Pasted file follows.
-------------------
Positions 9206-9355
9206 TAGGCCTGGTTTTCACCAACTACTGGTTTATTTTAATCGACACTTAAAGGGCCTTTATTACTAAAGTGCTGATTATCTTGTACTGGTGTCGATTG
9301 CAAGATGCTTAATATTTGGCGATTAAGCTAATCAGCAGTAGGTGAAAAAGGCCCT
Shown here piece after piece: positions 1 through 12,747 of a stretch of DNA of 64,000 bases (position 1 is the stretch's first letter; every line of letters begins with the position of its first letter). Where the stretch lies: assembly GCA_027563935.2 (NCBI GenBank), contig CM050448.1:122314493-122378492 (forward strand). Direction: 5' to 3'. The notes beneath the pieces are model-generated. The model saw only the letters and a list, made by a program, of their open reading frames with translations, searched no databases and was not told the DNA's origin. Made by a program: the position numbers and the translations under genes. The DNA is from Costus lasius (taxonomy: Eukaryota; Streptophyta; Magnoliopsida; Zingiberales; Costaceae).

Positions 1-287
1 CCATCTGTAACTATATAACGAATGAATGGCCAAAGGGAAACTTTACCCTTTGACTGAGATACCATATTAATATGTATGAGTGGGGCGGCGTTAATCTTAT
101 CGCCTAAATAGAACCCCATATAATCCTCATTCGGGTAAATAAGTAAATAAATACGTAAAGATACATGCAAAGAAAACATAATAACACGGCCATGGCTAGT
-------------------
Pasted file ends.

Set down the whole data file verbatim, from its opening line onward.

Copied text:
Positions 9206-9355
9206 TAGGCCTGGTTTTCACCAACTACTGGTTTATTTTAATCGACACTTAAAGGGCCTTTATTACTAAAGTGCTGATTATCTTGTACTGGTGTCGATTG
9301 CAAGATGCTTAATATTTGGCGATTAAGCTAATCAGCAGTAGGTGAAAAAGGCCCT
Shown here piece after piece: positions 1 through 12,747 of a stretch of DNA of 64,000 bases (position 1 is the stretch's first letter; every line of letters begins with the position of its first letter). Where the stretch lies: assembly GCA_027563935.2 (NCBI GenBank), contig CM050448.1:122314493-122378492 (forward strand). Direction: 5' to 3'. The notes beneath the pieces are model-generated. The model saw only the letters and a list, made by a program, of their open reading frames with translations, searched no databases and was not told the DNA's origin. Made by a program: the position numbers and the translations under genes. The DNA is from Costus lasius (taxonomy: Eukaryota; Streptophyta; Magnoliopsida; Zingiberales; Costaceae).

Positions 1-287
1 CCATCTGTAACTATATAACGAATGAATGGCCAAAGGGAAACTTTACCCTTTGACTGAGATACCATATTAATATGTATGAGTGGGGCGGCGTTAATCTTAT
101 CGCCTAAATAGAACCCCATATAATCCTCATTCGGGTAAATAAGTAAATAAATACGTAAAGATACATGCAAAGAAAACATAATAACACGGCCATGGCTAGT